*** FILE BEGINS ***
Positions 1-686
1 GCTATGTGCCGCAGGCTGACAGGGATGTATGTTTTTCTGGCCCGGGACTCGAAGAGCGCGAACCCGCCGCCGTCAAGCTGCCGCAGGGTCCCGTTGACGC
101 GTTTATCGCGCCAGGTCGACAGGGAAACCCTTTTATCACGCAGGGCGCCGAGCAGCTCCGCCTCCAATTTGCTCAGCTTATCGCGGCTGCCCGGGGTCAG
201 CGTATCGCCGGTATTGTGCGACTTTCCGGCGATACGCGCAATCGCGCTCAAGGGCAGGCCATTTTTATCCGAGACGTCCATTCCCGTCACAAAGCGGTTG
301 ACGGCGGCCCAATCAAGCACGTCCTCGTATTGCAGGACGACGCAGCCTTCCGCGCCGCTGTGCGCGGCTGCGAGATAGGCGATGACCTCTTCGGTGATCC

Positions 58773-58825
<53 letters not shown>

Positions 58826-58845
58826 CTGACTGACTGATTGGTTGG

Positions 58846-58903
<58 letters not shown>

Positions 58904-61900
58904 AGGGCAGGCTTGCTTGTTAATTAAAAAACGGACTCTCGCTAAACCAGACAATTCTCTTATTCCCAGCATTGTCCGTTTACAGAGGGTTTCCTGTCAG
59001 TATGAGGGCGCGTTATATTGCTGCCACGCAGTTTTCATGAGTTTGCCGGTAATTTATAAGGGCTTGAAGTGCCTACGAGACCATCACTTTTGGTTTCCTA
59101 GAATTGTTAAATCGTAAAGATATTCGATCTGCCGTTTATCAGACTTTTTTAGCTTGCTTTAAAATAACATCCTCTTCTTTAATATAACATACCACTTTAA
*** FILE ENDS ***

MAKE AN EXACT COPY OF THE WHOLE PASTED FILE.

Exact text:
Positions 1-686
1 GCTATGTGCCGCAGGCTGACAGGGATGTATGTTTTTCTGGCCCGGGACTCGAAGAGCGCGAACCCGCCGCCGTCAAGCTGCCGCAGGGTCCCGTTGACGC
101 GTTTATCGCGCCAGGTCGACAGGGAAACCCTTTTATCACGCAGGGCGCCGAGCAGCTCCGCCTCCAATTTGCTCAGCTTATCGCGGCTGCCCGGGGTCAG
201 CGTATCGCCGGTATTGTGCGACTTTCCGGCGATACGCGCAATCGCGCTCAAGGGCAGGCCATTTTTATCCGAGACGTCCATTCCCGTCACAAAGCGGTTG
301 ACGGCGGCCCAATCAAGCACGTCCTCGTATTGCAGGACGACGCAGCCTTCCGCGCCGCTGTGCGCGGCTGCGAGATAGGCGATGACCTCTTCGGTGATCC

Positions 58773-58825
<53 letters not shown>

Positions 58826-58845
58826 CTGACTGACTGATTGGTTGG

Positions 58846-58903
<58 letters not shown>

Positions 58904-61900
58904 AGGGCAGGCTTGCTTGTTAATTAAAAAACGGACTCTCGCTAAACCAGACAATTCTCTTATTCCCAGCATTGTCCGTTTACAGAGGGTTTCCTGTCAG
59001 TATGAGGGCGCGTTATATTGCTGCCACGCAGTTTTCATGAGTTTGCCGGTAATTTATAAGGGCTTGAAGTGCCTACGAGACCATCACTTTTGGTTTCCTA
59101 GAATTGTTAAATCGTAAAGATATTCGATCTGCCGTTTATCAGACTTTTTTAGCTTGCTTTAAAATAACATCCTCTTCTTTAATATAACATACCACTTTAA